Bismuth polycations

Structure of the Bi82+ cluster in [Bi8](GaCl4)2. The Bi-Bi bond lengths are 3.07 Å.[1]

Bismuth polycations are polyatomic ions of the formula Bixn+. They were originally observed in solutions of bismuth metal in molten bismuth chloride.[2] It has since been found that these clusters are present in the solid state, particularly in salts where germanium tetrachloride or tetrachloroaluminate serve as the counteranions, but also in amorphous phases such as glasses and gels.[3][4][5][6][7] Bismuth endows materials with a variety of interesting optical properties that can be tuned by changing the supporting material.[8][9][10][11] Commonly-reported structures include the trigonal bipyramidal Bi3+
cluster, the octahedral Bi2+
cluster, the square antiprismatic Bi2+
cluster, and the tricapped trigonal prismatic Bi5+

Known materials


Metal complexes

  • [CuBi8][AlCl4]3[12]
  • [Ru(Bi8)2]6+[13]
  • [Ru2Bi14Br4][AlCl4]4[13]

Structure and bonding

Bismuth polycations form despite the fact that they possess fewer total valence electrons than would seem necessary for the number of sigma bonds. The shapes of these clusters are generally dictated by Wade's rules, which are based on the treatment of the electronic structure as delocalized molecular orbitals. The bonding can also be described with three-center two-electron bonds in some cases, such as the Bi3+
cluster. Bismuth clusters have been observed to act as ligands for copper[14] and ruthenium[15] ions. This behavior is possible due to the otherwise fairly inert lone pairs on each of the bismuth that arise primarily from the s-orbitals left out of Bi–Bi bonding.

The 0.60 isosurface of the ELF of a Bi2+
cluster. Localizations around the nuclei are pink and lone pairs are purple.

Optical properties

The variety of electron-deficient sigma aromatic clusters formed by bismuth gives rise to a wide range of spectroscopic behaviors. Of particular interest are the systems capable of low-energy electronic transitions, as these have demonstrated potential as near-infrared light emitters. It is the tendency of electron-deficient bismuth to form sigma-delocalized clusters with small HOMO/LUMO gaps that gives rise to the near-infrared emissions. This property makes these species potentially valuable to the field of near-infrared optical tomography, which exploits the near-infrared window in biological tissue.[11]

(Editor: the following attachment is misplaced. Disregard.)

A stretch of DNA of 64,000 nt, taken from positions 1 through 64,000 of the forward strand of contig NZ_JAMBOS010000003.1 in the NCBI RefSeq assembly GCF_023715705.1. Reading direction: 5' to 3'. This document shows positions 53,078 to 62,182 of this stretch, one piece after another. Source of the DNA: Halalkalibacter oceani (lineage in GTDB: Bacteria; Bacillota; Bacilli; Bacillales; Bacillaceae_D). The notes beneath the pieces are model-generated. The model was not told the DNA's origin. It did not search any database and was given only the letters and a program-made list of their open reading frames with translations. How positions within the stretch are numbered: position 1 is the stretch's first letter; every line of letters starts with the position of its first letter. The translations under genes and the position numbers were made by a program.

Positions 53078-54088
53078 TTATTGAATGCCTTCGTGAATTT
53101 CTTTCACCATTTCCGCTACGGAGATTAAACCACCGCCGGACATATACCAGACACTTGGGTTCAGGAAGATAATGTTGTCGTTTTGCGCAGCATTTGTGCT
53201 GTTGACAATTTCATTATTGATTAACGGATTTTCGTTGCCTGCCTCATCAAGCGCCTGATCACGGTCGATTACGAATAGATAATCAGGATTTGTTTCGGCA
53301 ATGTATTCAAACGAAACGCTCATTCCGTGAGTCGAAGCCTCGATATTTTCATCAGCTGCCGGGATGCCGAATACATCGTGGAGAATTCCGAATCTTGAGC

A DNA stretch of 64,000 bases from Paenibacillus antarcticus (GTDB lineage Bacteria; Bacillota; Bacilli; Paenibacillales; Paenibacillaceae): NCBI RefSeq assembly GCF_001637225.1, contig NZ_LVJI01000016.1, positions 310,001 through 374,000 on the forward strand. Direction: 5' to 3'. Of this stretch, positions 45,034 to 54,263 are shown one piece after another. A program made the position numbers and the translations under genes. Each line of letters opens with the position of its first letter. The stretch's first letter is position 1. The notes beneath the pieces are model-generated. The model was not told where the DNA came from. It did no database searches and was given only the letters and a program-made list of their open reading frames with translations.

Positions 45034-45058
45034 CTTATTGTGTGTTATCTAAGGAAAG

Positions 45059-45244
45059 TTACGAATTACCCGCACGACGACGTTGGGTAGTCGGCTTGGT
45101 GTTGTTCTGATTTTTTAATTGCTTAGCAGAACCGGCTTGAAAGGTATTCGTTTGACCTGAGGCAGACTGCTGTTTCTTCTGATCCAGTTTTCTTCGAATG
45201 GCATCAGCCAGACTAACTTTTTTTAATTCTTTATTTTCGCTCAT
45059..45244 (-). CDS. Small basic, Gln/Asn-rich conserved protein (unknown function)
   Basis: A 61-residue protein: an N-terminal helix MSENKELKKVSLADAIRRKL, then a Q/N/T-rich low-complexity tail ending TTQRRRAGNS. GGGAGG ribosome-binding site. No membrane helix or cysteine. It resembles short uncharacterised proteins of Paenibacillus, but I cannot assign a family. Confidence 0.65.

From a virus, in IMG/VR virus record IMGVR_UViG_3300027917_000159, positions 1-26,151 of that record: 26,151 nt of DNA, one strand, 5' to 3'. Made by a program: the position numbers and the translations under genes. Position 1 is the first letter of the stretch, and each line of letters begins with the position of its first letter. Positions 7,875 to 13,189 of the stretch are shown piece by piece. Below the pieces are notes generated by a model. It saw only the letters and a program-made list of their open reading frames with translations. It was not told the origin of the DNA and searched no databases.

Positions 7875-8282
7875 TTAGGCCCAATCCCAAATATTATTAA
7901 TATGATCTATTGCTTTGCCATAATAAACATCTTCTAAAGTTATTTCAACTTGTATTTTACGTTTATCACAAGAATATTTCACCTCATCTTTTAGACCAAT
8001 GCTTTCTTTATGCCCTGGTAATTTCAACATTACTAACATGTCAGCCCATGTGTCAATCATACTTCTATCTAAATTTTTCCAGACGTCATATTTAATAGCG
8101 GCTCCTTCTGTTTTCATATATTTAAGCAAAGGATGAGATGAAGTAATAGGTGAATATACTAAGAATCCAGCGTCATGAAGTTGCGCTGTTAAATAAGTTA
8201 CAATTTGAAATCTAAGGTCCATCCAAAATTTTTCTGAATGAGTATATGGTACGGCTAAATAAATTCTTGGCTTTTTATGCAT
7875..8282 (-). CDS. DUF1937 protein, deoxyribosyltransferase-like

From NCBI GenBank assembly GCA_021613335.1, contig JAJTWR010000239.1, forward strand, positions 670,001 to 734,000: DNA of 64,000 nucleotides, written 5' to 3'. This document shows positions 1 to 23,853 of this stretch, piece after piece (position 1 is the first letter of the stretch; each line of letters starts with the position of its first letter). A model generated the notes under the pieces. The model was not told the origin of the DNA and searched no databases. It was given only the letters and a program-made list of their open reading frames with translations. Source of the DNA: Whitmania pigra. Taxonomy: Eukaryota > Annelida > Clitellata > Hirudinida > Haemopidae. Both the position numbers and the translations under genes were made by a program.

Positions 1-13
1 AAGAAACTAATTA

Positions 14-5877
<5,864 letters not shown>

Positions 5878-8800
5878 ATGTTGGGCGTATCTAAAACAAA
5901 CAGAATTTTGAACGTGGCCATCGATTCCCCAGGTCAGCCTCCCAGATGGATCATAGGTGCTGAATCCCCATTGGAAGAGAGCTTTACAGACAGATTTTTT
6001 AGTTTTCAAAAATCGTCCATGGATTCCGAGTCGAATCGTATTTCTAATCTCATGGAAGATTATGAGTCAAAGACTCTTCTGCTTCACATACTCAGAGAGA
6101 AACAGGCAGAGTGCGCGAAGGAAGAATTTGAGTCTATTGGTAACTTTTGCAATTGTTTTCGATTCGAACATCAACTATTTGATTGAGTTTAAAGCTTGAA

1. ^ a b c Lindsjö, Andreas Fischer, Martin; Kloo, Lars (2005-02-01). "Improvements of and Insights into the Isolation of Bismuth Polycations from Benzene Solution – Single-Crystal Structure Determinations of Bi8[GaCl4]2 and Bi5[GaCl4]3". European Journal of Inorganic Chemistry. 2005 (4): 670–675. doi:10.1002/ejic.200400466. ISSN 1099-0682.
  2. ^ Day, Graeme; Glaser, Rainer; Shimomura, Noriyuki; Takamuku, Atsushi; Ichikawa, Kazuhiko (2000-03-17). "Electronic Excitations in Homopolyatomic Bismuth Cations: Spectroscopic Measurements in Molten Salts and an ab initio CI-Singles Study". Chemistry – A European Journal. 6 (6): 1078–1086. doi:10.1002/(sici)1521-3765(20000317)6:6<1078::aid-chem1078>;2-r. ISSN 1521-3765.
  3. ^ Fujimoto, Yasushi; Nakatsuka, Masahiro (March 2001). "Infrared Luminescence from Bismuth-Doped Silica Glass". Japanese Journal of Applied Physics. 40 (Part 2, No. 3B): L279–L281. Bibcode:2001JaJAP..40L.279F. doi:10.1143/jjap.40.l279. ISSN 1347-4065.
  4. ^ Dianov, Evgenii M; Dvoyrin, V V; Mashinsky, V M; Umnikov, A A; Yashkov, M V; Gur'yanov, A N (2005). "CW bismuth fibre laser". Quantum Electronics. 35 (12): 1083–1084. Bibcode:2005QuEle..35.1083D. doi:10.1070/qe2005v035n12abeh013092.